Monthly Archives: July 2019

31st July, 2019 Reed’s Island, Ravenser Odd, Sunk Island, postscript.

I was recently given a postcard showing the above aerial photo of Spurn Point. A detailed study of the photo shows that the picture was taken years ago, the postcard being produced for the Yorkshire Wildlife Trust. However, the picture does show, more obviously than is apparent walking the spit, how easily the area of land at the end of the spit could become an island were the narrow section of the spit to be breached by marine action along most of its length. A section of the narrow spit was breached in the last decade so it is now only possible to walk it full length at low tide and, of course, researches, mostly by members of the Geography Department at Hull University in the mid to late 20th century, showed that the spit has been successively destroyed and restored in a north westerly direction over the last millennia, this process allied to the rapid marine erosion along the coast of the plain of Holderness (for a diagrammatic representation of this process since the 7th century see Jones, N.V., editor, A Dynamic Estuary: Man, Nature and the Humber (Hull University Press, 1988, p.29). The late George de Boer, writer of the article including p29 in the above book, actually sites the early 14th century port of Ravenser Odd as being at the end of the then spit, this spit being ‘two spits’ south east of the present one. The spit on which Ravenser Odd developed, according to de Boer, had been built-up since the 12th century (see above diagram ref.).

Such a hypothesis serves to make Ravenser Odd seem much more plausible.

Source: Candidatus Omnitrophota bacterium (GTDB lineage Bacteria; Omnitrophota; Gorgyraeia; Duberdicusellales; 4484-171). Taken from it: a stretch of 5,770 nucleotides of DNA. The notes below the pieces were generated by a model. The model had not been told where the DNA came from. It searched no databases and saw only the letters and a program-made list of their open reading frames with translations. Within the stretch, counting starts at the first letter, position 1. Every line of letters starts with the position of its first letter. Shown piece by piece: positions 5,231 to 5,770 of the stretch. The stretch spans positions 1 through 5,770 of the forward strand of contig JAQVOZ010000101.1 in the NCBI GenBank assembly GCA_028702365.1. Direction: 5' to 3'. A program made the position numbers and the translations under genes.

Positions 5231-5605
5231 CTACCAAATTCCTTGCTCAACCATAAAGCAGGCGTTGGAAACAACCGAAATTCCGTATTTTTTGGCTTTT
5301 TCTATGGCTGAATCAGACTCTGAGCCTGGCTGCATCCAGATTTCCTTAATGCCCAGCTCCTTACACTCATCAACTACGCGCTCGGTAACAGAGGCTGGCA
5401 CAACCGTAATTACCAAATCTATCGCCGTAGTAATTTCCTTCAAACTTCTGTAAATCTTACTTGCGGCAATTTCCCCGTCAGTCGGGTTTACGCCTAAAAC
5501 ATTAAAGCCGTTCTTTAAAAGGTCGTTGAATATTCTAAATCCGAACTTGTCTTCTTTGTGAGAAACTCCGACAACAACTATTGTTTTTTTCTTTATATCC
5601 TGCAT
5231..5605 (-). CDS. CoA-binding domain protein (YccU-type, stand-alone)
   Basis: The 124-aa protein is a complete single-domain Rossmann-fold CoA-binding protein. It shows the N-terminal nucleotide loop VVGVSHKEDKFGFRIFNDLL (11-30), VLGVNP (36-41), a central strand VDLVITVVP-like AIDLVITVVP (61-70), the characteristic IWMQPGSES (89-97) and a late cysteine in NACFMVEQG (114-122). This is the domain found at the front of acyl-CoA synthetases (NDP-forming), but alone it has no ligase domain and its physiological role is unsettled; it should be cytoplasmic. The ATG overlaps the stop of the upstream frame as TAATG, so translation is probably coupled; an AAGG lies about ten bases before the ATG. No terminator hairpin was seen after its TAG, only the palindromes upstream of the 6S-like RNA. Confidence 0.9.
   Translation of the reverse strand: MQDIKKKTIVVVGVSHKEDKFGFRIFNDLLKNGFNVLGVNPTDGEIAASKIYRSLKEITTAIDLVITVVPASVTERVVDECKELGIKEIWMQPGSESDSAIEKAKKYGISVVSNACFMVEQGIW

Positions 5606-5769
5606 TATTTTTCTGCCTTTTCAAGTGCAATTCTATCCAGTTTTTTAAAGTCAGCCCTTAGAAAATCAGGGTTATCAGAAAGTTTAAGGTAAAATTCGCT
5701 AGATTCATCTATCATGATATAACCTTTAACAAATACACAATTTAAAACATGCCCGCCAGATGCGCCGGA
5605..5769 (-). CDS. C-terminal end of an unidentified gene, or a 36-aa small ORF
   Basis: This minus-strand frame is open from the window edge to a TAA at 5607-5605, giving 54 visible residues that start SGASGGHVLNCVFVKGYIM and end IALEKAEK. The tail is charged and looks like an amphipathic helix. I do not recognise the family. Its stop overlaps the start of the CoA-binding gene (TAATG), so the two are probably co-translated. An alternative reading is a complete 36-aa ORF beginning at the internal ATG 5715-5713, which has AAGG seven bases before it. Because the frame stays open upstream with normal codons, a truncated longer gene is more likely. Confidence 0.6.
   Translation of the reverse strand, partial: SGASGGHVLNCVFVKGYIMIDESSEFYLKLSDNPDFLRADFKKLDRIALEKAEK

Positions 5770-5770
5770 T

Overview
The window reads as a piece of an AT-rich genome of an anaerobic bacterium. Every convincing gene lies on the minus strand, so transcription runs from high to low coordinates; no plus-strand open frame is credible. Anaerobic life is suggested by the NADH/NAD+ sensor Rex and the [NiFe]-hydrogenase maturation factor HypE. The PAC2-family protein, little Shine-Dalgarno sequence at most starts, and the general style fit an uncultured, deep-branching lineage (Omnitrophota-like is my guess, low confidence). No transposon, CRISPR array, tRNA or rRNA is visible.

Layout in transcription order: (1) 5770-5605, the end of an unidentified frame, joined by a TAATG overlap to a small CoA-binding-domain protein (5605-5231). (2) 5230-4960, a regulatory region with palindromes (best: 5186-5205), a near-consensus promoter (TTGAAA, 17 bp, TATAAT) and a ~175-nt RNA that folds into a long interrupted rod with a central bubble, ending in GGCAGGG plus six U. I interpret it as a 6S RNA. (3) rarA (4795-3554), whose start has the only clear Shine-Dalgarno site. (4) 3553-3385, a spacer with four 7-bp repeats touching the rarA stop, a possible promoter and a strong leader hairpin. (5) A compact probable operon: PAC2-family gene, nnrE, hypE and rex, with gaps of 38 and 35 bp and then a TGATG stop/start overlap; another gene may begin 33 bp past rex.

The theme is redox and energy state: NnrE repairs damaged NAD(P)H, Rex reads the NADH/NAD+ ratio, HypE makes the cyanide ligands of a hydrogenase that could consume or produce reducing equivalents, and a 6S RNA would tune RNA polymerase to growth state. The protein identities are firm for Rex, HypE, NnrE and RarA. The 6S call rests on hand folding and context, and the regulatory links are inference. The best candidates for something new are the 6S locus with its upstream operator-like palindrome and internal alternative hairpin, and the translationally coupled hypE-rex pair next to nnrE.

25th July, 2019 Reed’s Island, Ravenser (Odd), Sunk Island 16.

David Neave, Yorkshire: York and the East Riding (Yale University Press, 2005, 715), concludes the section on Sunk Island by stating that the Crown Colony was ‘a short-lived venture but some of the brick and tile cottages remain’. I have not researched the inter-war years for Sunk Island but the final source reproduced in Meadley, J. A Sunk Island Miscellany is a copy of the relevant section from Kelly’s Directory of 1937 where, along with the independent farmers, is listed ‘Ministry of Agriculture and Fisheries farmers’ and the name of the ‘manager’. Was this the descendent of the Crown Colony?

A similar development to Crown Colony can be found north of Hull in the parish of Woodmansey/Dunswell. Here, west of what was the main road from Hull to Beverley, stand a series of semi-detached substantial cottages each with a very large garden. David Neave (see above p. 395) tells us that these were built in the 1920s ‘on (as?) Hull Corporation smallholdings’. The picture above is taken from Dunswell’s reference in Wikipedia and is a copy of a painting entitled ‘Wagon and Horses Inn, Dunswell’ painted by F.S. Smith around 1900. The view chosen is looking south and even in 1900 the built-up area of Hull would still have been over a mile beyond with the hamlet of Newland en-route. The road shown had been a turnpike from 1744 to 1871 (see MacMahon, K.A. Roads and Turnpike Trusts in Eastern Yorkshire (East Yorkshire Local History Society, 1964) but Smith shows it as having then a very poor surface (across the centuries it had been a notorious road to travel along it often being very deep mud owing to its location in the Hull valley plain and closeness to the River itself).